Parkinson's disease

Accurate coding of Parkinson's disease requires documentation of the cause and any associated dementia.

Parkinson's disease was first described by James Parkinson in 1817. It is a progressive neurodegenerative disease that affects almost one million Americans. About 60,000 new cases are diagnosed each year, and it typically occurs after the age of 60. As many as 40% of cases are thought to be associated with Parkinson's dementia; Parkinson's disease without dementia is sometimes described as Parkinsonism to make the distinction. The costs of care in the U.S. are estimated to be as much as $52 billion yearly.

Diagnosis depends on recognition of characteristic signs and associated symptoms such as resting tremor, bradykinesia, muscle rigidity, imbalance, shuffling gait, expressionless “mask” facial appearance, and non-extinguishing glabellar tap (Myerson's sign).

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Image by Getty Images

The distinction between Parkinson's disease and benign essential tremor should be straightforward. Benign essential tremor is characterized by intention (not resting) tremor; the amplitude of tremor is reduced by ambulation and suppressed by alcohol—features not found in Parkinson's disease—and the other characteristics of Parkinson's are absent. The differential diagnosis also includes other causes of dementia, especially Lewy body dementia, among several other less common conditions.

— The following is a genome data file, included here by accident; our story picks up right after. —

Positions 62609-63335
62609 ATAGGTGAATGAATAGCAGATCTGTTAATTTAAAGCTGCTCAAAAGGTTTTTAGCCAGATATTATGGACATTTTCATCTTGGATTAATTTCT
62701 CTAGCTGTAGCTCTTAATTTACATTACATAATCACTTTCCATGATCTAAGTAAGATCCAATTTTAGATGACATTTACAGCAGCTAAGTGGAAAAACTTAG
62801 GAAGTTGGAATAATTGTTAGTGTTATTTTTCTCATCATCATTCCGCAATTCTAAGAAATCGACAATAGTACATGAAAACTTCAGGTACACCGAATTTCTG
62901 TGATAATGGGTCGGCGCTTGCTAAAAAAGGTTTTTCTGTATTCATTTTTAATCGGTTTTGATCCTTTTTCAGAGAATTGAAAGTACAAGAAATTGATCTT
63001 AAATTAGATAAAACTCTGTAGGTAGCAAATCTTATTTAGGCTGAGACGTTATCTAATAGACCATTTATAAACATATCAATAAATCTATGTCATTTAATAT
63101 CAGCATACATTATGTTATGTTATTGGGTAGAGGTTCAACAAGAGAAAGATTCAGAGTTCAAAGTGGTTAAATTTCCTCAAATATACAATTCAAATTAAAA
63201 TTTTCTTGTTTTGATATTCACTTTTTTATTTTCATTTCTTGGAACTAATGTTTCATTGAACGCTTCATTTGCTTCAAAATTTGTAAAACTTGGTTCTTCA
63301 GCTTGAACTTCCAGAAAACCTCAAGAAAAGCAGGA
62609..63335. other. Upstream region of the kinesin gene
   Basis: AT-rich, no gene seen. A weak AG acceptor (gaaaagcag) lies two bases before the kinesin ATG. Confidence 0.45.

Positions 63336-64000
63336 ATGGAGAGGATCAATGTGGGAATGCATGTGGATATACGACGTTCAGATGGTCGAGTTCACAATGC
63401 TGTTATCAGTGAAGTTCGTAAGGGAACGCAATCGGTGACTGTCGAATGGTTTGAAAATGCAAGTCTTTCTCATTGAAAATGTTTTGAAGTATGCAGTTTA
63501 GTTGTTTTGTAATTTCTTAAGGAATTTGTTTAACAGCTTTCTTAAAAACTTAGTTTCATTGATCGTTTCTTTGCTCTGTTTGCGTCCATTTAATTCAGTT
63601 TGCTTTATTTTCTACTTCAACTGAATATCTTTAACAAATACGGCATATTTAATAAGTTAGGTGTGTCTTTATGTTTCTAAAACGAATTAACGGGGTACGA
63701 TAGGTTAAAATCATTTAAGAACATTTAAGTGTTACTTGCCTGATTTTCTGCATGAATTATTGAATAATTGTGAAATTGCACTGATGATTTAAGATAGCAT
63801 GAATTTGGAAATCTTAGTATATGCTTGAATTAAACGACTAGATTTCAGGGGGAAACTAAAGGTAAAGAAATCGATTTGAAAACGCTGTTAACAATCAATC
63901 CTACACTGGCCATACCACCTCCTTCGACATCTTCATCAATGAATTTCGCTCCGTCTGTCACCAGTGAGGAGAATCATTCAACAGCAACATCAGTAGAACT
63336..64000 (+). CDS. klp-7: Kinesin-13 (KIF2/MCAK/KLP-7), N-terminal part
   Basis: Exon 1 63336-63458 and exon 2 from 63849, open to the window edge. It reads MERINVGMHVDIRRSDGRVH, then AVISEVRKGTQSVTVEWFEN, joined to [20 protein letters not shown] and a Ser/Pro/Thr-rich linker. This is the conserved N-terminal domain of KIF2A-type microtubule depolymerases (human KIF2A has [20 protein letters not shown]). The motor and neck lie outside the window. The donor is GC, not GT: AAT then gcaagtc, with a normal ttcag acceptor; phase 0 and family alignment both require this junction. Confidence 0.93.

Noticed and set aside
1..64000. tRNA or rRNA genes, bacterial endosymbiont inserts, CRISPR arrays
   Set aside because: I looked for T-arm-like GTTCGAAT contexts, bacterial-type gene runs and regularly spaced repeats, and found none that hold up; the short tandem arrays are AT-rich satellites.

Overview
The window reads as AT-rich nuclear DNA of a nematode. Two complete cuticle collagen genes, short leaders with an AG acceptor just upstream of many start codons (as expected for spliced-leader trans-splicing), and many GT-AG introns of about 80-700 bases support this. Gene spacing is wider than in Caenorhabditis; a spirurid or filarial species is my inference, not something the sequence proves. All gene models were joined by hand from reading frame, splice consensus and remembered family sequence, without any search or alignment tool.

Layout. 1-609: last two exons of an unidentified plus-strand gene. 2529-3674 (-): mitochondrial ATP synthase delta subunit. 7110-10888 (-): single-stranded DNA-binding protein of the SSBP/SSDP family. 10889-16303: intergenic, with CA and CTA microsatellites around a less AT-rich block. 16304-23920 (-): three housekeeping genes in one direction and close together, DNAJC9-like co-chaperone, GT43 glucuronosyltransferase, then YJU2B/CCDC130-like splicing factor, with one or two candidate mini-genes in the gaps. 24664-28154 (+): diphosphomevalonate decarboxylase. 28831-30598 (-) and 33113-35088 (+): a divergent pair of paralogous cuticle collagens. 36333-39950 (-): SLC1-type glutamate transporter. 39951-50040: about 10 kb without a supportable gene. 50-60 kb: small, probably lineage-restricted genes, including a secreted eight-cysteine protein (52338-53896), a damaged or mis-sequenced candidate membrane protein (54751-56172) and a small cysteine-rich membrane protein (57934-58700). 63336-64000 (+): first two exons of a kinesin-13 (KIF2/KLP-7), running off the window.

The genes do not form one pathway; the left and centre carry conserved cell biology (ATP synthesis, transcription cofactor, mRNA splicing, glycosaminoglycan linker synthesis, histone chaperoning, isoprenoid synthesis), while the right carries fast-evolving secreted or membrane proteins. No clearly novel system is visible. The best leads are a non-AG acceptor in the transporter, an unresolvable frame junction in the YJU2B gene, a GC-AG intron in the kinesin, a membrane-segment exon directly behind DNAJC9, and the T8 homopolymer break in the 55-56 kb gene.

Accurate coding depends on complete, specific documentation, including the cause and any associated dementia. Parkinson's may be classified as primary or secondary; secondary causes include drugs and toxins, vascular disease (commonly with multiple micro-infarcts in the basal ganglia), and the aftereffects of encephalitis (which occurred most famously in the influenza pandemic of 1918). Antipsychotic medications are a common cause of secondary cases.

ICD-10-CM includes many different codes for Parkinson's disease that incorporate causes and the presence or absence of dementia (see Table). When dementia is associated with Lewy body dementia, the code for Lewy body dementia (G31.83) is assigned without a separate code for Parkinson's and a dementia code is added: F02.80 if without a behavioral disorder, F02.81 with a behavioral disorder.

ICD-10-CM allows coding of behavioral disorder without further clarification for any description of aggressiveness, combativeness, violence, or “wandering off.” Any other behavior that a clinician considers a behavioral disorder must be specifically stated as such.

When Parkinsonism occurs in patients with Huntington's disease, only the code for Huntington's is assigned. Parkinson's with neurogenic orthostatic hypotension (Shy-Drager syndrome) is assigned code G90.3 without any other code for Parkinson's.

The Table shows just how important a distinction between primary and secondary causes is; also make certain that the confirmed or suspected secondary cause is specified. If the patient also has dementia, identification of any behavioral disturbance is essential.

One other condition classified as Parkinson's disease by ICD-10-CM is neuroleptic malignant syndrome—a life-threatening neurologic emergency caused by antipsychotic drugs and characterized by a clinical syndrome of mental status change, muscle rigidity, fever, and autonomic dysfunction. It may also occur when levodopa or other dopamine agonist therapy is withdrawn, reduced, or changed to another agent. Code G21.0 is assigned for neuroleptic malignant syndrome and is the only code classified as a major complication/comorbidity in the Parkinson's group.

In summary, always indicate whether Parkinson's disease is primary or due to a secondary cause and clearly specify any confirmed or suspected secondary cause. Identify dementia when it occurs in association with Parkinson's, and clearly document the presence of any behavioral disturbances.